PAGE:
Allotment Gardening For Dummies
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There are various ways to grow tasty, nutrient-packed potatoes, all of which are reasonably easy and straightforward. Choose the variety that works best for you and follow these instructions for the perfect crop of root vegetables.

Potatoes can be grouped according to how long they take to mature. There are three types – early, second early and main crop. If you grow a selection of all three, you can harvest potatoes from June to October.

Chitting to start a potato crop

Never plant shop-bought potatoes – you risk introducing diseases to your plot. Buy seed potatoes, which you can either plant directly or chit beforehand.

Chitting calls for placing seed potatoes in a cool, dry, light place for a couple of weeks before planting them in the ground. This important step allows them to start sprouting, which will help produce a better crop.

To chit:

  1. Examine the potatoes carefully to find the side with the most eyes. Place the potatoes in single layers in trays so that the eyes are facing upwards.

  2. Store them in a cool, frost-free place out of direct sunlight. Each eye will protrude a shoot.

  3. As the shoots grow, keep the potatoes cool and check that the shoots look healthy and plump. Rub away any spindly, weak ones.

  4. When the shoots are 1.5-2.5cm long, they’re ready to plant.

Planting your potato seedlings

  1. Plant earlies in late March, second earlies in mid-April, and mains in late-April.

  2. Mark out a trench with a taut line of string. Allow 60cm width for first and second earlies; allow 75cm for mains.

  3. Dig the trench into a V shape about 8-15cm deep.

  4. Add a generous layer of well-rotted organic matter to the bottom and incorporate it into the soil.

  5. Place the chitted tubers, shoots up, in the bottom of the trench at 40cm intervals. Cover them with 13-15cm of soil.

Routine care to prevent disease and damage

If you suspect frost, cover the new shoots with a layer of soil or shredded newspaper. Make sure that tubers are not exposed to light, as this will cause them to become inedible. Keep potatoes moist once they’ve become established, or the roots might split.

Weed crops thoroughly, making sure that annual weeds are pulled out in the first weeks after planting your potatoes. Earth up your plans up at least a few times during the growing period. To do this, use a rake, hoe or spade to build up soil gently over the developing shoots. This protects them from frost and encourages higher yields.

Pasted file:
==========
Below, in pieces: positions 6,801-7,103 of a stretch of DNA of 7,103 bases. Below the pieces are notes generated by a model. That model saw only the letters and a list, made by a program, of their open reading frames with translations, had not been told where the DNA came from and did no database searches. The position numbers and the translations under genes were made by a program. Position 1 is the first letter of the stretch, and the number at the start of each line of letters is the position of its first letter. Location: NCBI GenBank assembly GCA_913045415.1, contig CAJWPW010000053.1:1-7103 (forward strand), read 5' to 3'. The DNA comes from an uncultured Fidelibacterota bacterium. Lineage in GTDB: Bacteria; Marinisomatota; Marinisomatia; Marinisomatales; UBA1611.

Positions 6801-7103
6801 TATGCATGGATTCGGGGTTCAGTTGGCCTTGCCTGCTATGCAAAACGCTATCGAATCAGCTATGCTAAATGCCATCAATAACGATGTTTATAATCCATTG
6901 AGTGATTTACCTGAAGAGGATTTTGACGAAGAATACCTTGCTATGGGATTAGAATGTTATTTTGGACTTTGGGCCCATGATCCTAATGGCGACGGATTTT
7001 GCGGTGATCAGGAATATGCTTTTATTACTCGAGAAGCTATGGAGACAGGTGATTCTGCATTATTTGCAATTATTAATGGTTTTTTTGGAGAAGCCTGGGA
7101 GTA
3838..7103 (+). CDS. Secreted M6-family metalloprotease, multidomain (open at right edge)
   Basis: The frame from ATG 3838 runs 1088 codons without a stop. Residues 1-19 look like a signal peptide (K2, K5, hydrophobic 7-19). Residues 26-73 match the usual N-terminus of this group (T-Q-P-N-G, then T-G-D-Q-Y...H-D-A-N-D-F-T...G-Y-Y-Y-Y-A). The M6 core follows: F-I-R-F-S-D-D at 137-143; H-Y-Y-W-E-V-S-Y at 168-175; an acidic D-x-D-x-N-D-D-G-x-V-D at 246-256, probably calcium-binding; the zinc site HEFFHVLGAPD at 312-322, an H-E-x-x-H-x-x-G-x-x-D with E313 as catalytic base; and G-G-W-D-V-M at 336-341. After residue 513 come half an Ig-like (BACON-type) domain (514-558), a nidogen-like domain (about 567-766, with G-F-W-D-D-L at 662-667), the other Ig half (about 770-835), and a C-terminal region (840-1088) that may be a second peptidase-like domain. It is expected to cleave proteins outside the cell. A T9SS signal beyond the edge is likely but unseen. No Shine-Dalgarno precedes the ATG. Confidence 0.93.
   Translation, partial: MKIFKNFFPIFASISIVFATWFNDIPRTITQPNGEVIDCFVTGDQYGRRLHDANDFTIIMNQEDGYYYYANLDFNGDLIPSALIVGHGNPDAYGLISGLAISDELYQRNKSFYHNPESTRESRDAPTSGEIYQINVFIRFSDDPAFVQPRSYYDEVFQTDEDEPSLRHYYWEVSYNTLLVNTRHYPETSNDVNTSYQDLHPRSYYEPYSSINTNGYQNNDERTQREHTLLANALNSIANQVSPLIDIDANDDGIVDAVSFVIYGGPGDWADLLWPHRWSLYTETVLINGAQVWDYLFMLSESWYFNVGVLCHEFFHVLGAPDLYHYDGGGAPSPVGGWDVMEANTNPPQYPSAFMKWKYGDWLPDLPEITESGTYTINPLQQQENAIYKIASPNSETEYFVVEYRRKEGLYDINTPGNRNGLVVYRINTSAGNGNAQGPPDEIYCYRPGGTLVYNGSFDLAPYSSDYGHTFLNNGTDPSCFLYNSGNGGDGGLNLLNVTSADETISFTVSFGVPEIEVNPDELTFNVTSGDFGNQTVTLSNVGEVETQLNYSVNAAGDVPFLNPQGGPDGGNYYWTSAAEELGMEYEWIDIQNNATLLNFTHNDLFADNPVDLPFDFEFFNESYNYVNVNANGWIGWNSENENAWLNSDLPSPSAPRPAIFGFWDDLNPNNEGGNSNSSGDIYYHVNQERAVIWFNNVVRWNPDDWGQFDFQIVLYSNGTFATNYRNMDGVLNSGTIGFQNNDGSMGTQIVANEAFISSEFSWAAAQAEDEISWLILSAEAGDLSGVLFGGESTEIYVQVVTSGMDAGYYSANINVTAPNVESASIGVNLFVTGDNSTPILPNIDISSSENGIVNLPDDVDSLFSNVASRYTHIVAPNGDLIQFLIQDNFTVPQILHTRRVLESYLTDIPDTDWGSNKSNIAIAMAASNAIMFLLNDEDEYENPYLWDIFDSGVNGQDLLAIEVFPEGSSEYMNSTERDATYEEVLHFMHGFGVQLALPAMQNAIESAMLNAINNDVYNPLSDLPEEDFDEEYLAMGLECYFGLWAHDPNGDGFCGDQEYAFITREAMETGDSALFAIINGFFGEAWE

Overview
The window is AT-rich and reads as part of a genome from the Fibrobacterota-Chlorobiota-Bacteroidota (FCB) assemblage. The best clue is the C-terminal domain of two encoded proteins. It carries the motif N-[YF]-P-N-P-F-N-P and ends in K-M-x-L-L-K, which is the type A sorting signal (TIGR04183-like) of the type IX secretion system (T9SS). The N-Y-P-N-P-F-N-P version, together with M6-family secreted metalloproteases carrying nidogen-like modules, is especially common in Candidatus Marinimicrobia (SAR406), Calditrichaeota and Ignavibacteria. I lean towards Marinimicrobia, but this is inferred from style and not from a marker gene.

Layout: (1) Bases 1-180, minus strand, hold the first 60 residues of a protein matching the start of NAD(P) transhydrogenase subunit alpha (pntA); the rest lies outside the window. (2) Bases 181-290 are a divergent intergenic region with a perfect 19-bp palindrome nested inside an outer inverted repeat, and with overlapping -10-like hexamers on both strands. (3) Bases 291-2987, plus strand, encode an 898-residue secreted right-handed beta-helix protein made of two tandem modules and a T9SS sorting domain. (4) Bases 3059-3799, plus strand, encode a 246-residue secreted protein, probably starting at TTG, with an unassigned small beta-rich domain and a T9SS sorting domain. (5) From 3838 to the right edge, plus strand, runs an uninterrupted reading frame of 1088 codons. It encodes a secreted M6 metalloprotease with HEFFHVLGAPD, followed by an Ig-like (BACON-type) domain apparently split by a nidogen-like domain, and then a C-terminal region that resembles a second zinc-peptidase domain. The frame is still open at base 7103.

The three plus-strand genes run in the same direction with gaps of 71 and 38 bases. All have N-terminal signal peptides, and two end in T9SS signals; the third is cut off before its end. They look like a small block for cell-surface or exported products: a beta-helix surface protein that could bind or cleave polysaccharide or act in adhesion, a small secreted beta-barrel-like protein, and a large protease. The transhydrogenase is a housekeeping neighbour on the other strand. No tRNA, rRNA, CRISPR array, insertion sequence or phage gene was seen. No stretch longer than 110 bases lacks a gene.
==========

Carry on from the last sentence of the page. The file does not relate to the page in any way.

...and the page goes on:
Using the no-dig method for growing potatoes

This is a very simple way to grow potatoes. The advantages are that it eradicates slug problems and can help keep diseases like blight at bay.

  1. Clear an area of all weeds and cover it in a layer of compost which is 9-12 inches thick.

  2. Push your seed potatoes into the compost as far as you can with digging, with the same spacing stated earlier on.

  3. Cover the area with black landscape fabric and pin it down.

  4. As the shoots start to push up into the fabric, cut a slit for them to grow through.

When and how to harvest a potato crop

Harvest first earlies when the flowers have opened. Earlies should be lifted as close to eating as possible, because they’re still growing and full of carbohydrates which deteriorate quickly. Second earlies can be left as late as September, while mains should be lifted once the foliage has died back. Lift potatoes carefully using a fork. Be careful when using the fork: if you stab any spuds they will rot quickly.

About This Article

This article is from the book:

About the book author:

Sven Wombwell is a garden and allotment expert. He starred in BBC1's Garden Invaders series, presenting with Charlie Dimmock, and has featured on GMTV, This Morning and UKTV Style Gardens, amongst other programmes. Alongside his media commitments, Sven designs gardens around the globe.

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